67. M. Sironi, G. Menozzi, L. Riva et al., “Silencer elements as possible inhibitors of pseudoexon splicing,” Nucleic Acids Research, vol. 32, no. 5, pp. 1783–1791, 2004. View at Publisher · View at Google Scholar · View at Scopus
  68. X. H. F. Zhang and L. A. Chasin, “Computational definition of sequence motifs governing constitutive exon splicing,” Genes and Development, vol. 18, no. 11, pp. 1241–1250, 2004. View at Publisher · View at Google Scholar · View at Scopus
  69. W. G. Fairbrother and L. A. Chasin, “Human genomic sequences that inhibit splicing,” Molecular and Cellular Biology, vol. 20, no. 18, pp. 6816–6825, 2000. View at Publisher · View at Google Scholar · View at Scopus
  70. X. H. F. Zhang, C. S. Leslie, and L. A. Chasin, “Dichotomous splicing signals in exon flanks,” Genome Research, vol. 15, no. 6, pp. 768–779, 2005. View at Publisher · View at Google Scholar · View at Scopus
  71. E. Buratti, A. Dhir, M. A. Lewandowska, and F. E. Baralle, “RNA structure is a key regulatory element in pathology ATM and CFTR pseudoexon inclusion events,” Nucleic Acids Research, vol. 35, no. 13, pp. 4369–4383, 2007. View at Publisher · View at Google Scholar · View at Scopus
  72. A. Dhir, E. Buratti, M. A. Van Santen, R. Lührmann, and F. E. Baralle, “The intronic splicing code: multiple factors involved in ATM pseudoexon definition,” The EMBO Journal, vol. 29, no. 4, pp. 749–760, 2010. View at Publisher · View at Google Scholar · View at Scopus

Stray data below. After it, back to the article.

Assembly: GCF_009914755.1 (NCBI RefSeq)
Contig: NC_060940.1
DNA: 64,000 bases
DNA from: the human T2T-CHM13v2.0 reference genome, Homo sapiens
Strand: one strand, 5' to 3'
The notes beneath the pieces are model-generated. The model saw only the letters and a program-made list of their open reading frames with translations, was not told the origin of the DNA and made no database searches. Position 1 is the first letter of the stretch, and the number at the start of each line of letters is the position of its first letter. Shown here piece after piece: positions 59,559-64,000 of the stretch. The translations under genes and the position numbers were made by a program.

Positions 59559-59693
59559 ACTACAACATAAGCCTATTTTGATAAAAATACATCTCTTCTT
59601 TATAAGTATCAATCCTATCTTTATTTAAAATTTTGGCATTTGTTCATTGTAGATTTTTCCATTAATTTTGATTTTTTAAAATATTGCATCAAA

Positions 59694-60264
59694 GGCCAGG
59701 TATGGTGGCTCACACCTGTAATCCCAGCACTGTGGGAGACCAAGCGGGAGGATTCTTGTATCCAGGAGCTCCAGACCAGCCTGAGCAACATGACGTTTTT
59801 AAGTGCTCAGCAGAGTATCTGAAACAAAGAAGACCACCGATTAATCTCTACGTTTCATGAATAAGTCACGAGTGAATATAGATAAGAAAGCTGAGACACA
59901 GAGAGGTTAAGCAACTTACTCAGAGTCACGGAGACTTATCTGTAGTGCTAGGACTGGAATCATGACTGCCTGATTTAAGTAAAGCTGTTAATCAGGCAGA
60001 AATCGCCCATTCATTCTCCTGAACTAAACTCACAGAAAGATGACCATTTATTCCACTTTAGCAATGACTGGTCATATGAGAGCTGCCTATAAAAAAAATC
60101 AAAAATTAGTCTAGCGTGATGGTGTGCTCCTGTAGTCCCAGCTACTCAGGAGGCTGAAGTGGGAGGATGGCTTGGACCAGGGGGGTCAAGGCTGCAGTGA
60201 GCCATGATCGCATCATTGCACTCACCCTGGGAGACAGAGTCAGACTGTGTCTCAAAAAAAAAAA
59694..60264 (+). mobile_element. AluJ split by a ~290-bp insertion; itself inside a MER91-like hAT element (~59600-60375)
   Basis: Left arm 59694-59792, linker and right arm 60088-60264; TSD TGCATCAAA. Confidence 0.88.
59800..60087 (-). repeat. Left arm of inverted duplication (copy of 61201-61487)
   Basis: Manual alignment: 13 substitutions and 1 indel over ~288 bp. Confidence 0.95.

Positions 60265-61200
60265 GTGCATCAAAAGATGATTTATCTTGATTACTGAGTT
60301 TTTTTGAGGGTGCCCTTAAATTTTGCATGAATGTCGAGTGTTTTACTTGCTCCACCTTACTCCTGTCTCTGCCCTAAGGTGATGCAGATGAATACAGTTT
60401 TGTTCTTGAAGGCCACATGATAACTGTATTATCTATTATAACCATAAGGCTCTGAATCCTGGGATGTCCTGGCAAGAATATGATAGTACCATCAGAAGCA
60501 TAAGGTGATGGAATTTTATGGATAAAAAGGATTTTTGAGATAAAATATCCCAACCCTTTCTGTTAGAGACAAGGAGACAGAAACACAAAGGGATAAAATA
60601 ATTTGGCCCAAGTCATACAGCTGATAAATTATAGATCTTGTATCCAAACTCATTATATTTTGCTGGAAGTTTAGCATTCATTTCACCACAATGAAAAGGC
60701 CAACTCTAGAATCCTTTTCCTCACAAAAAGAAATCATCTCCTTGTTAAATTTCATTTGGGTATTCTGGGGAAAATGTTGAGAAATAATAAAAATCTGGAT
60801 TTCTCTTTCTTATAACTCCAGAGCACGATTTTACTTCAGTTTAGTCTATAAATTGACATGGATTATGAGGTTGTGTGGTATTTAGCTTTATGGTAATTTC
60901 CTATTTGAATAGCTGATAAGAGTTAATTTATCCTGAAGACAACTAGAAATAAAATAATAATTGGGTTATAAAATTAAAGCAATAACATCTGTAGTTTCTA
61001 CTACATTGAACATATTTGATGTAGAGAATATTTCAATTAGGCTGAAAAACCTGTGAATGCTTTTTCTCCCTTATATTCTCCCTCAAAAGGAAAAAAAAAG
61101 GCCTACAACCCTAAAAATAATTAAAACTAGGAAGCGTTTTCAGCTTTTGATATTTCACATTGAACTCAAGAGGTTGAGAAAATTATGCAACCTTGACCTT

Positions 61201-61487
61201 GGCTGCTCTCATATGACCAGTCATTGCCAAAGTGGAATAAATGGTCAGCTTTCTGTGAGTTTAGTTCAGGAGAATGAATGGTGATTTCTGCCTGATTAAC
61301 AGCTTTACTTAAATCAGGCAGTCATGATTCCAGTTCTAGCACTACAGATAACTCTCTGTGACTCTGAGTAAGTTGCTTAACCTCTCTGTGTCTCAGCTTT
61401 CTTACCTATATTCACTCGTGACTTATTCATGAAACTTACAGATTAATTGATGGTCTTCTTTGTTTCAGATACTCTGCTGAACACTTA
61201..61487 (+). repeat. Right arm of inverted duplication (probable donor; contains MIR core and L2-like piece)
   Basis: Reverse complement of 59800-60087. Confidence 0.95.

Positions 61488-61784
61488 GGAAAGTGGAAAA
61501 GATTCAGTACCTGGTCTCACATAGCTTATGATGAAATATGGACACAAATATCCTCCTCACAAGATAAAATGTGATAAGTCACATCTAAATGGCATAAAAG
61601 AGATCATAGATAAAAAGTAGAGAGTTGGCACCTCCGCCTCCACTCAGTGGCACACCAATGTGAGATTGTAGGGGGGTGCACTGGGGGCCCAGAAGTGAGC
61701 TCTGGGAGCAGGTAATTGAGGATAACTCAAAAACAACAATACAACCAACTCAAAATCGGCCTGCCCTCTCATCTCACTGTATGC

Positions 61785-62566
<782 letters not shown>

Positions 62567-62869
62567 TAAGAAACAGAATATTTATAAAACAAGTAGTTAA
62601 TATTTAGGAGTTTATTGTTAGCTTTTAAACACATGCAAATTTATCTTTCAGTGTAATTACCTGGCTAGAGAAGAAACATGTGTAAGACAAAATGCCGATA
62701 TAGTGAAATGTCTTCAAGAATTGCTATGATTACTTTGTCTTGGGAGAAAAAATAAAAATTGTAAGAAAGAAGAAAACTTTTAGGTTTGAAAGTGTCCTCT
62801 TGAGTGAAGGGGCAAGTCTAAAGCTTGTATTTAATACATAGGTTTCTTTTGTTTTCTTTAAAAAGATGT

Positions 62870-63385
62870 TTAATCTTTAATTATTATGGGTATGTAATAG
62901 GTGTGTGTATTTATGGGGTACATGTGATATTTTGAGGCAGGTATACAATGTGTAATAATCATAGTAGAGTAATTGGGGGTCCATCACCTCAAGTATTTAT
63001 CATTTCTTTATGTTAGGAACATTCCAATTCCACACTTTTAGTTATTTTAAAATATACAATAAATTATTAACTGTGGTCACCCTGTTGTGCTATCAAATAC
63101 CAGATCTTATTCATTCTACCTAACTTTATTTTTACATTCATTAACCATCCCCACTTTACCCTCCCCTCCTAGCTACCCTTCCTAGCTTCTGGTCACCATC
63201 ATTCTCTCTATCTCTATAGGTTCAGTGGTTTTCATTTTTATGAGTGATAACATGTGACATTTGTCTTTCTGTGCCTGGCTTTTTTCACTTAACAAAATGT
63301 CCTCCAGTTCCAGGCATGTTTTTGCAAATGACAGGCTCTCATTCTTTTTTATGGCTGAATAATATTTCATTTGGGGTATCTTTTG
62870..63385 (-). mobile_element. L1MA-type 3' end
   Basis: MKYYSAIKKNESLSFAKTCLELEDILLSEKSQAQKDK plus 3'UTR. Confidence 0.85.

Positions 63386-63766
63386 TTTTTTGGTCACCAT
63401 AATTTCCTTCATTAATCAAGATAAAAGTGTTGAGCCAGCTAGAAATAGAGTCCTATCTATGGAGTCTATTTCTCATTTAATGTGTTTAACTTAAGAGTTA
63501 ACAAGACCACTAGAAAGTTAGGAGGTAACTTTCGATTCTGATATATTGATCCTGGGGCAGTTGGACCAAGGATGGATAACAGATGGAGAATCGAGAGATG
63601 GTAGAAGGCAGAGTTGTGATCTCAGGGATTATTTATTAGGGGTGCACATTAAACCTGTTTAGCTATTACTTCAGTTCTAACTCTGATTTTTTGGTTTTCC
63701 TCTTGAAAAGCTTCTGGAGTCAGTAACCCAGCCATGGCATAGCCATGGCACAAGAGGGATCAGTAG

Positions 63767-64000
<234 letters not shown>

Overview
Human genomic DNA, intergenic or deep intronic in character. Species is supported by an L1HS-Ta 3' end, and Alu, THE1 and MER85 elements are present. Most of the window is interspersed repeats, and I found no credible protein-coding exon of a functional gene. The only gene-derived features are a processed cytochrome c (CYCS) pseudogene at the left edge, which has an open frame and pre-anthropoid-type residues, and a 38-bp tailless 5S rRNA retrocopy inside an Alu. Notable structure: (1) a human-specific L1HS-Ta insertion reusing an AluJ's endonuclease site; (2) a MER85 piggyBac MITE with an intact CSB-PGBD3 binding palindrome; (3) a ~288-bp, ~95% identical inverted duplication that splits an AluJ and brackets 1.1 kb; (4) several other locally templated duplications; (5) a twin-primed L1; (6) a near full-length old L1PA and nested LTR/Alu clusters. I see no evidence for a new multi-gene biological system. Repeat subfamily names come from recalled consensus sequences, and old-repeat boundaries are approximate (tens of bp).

73. I. Scheinin, S. Myllykangas, I. Borze, T. Böhling, S. Knuutila, and J. Saharinen, “CanGEM: mining gene copy number changes in cancer,” Nucleic Acids Research, vol. 36, no. 1, pp. D830–D835, 2008. View at Publisher · View at Google Scholar · View at Scopus
  74. G. K. Hu, S. J. Madore, B. Moldover et al., “Predicting splice variant from DNA chip expression data,” Genome Research, vol. 11, no. 7, pp. 1237–1345, 2001. View at Publisher · View at Google Scholar · View at Scopus
  75. W. Fan, N. Khalid, A. R. Hallahan, J. M. Olson, and P. Z. Lue, “A statistical method for predicting splice variants between two groups of samples using GeneChip expression array data,” Theoretical Biology and Medical Modelling, vol. 3, article 19, 2006. View at Publisher · View at Google Scholar · View at Scopus
  76. M. Raponi, E. Buratti, M. Llorian, C. Stuani, C. W. J. Smith, and D. Baralle, “Polypyrimidine tract binding protein regulates alternative splicing of an aberrant pseudoexon in NF1,” FEBS Journal, vol. 275, no. 24, pp. 6101–6108, 2008. View at Publisher · View at Google Scholar · View at Scopus